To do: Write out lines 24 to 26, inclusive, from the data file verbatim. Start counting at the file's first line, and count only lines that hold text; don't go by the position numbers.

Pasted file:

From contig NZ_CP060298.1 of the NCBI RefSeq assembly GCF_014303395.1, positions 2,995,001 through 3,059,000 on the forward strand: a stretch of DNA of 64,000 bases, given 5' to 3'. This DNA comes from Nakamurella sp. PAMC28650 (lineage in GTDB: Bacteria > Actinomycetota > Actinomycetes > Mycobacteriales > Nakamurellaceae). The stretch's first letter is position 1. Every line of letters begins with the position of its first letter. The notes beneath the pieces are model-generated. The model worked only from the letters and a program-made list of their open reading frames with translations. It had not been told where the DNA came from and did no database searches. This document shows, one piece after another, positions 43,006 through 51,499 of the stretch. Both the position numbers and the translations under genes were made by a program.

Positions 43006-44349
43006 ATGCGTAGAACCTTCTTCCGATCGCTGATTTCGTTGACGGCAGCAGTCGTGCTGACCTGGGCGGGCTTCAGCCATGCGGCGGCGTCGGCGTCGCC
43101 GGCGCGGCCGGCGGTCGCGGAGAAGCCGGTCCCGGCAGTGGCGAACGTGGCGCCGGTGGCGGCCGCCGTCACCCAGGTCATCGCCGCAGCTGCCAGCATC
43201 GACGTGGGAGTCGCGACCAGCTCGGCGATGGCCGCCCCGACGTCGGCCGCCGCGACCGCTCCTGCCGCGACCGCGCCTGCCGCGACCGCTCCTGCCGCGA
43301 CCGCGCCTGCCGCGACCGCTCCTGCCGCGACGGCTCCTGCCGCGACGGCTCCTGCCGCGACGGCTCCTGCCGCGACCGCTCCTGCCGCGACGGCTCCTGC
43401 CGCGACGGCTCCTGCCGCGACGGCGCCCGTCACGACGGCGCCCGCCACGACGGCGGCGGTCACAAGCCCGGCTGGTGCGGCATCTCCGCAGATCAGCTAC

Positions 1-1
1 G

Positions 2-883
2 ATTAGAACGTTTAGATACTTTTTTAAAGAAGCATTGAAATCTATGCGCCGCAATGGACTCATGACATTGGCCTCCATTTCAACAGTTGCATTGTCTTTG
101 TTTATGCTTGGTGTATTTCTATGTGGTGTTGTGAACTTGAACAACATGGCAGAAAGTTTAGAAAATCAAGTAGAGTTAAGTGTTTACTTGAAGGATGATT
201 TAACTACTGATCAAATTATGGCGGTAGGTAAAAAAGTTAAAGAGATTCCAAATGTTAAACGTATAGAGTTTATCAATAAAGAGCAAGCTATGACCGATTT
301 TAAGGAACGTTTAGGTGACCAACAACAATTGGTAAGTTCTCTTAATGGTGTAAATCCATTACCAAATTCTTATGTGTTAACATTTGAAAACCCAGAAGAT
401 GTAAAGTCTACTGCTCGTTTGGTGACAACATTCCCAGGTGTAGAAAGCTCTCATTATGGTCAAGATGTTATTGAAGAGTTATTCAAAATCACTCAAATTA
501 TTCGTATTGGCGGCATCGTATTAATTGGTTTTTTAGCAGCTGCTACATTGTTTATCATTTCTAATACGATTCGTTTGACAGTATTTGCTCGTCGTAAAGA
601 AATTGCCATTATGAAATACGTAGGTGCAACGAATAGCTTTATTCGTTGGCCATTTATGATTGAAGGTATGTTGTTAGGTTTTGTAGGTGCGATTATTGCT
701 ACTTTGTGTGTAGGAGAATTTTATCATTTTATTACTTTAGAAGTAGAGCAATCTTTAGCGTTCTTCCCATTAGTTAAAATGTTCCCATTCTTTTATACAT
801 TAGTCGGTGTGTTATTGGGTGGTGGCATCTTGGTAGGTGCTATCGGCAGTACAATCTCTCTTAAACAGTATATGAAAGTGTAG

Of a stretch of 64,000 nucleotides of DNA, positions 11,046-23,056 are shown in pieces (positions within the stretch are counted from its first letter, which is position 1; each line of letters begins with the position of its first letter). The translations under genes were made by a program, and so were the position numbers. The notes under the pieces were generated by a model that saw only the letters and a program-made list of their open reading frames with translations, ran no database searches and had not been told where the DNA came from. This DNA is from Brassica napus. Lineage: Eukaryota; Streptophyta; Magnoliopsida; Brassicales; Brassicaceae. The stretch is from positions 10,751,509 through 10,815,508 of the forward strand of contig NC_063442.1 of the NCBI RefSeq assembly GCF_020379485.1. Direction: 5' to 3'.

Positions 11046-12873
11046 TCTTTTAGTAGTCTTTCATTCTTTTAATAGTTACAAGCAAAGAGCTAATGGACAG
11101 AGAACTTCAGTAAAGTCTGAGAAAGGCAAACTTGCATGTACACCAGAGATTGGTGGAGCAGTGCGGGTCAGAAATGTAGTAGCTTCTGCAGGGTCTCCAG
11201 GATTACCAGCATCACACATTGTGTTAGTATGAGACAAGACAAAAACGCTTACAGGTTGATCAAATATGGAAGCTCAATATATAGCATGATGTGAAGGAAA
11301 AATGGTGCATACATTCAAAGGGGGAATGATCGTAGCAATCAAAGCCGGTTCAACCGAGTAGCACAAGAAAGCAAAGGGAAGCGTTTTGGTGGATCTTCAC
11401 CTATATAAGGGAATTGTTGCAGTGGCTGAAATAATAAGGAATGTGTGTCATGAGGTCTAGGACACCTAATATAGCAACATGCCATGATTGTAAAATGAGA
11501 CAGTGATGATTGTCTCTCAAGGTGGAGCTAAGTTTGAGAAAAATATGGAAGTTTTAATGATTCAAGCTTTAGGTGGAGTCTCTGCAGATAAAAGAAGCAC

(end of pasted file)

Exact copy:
11201 GATTACCAGCATCACACATTGTGTTAGTATGAGACAAGACAAAAACGCTTACAGGTTGATCAAATATGGAAGCTCAATATATAGCATGATGTGAAGGAAA
11301 AATGGTGCATACATTCAAAGGGGGAATGATCGTAGCAATCAAAGCCGGTTCAACCGAGTAGCACAAGAAAGCAAAGGGAAGCGTTTTGGTGGATCTTCAC
11401 CTATATAAGGGAATTGTTGCAGTGGCTGAAATAATAAGGAATGTGTGTCATGAGGTCTAGGACACCTAATATAGCAACATGCCATGATTGTAAAATGAGA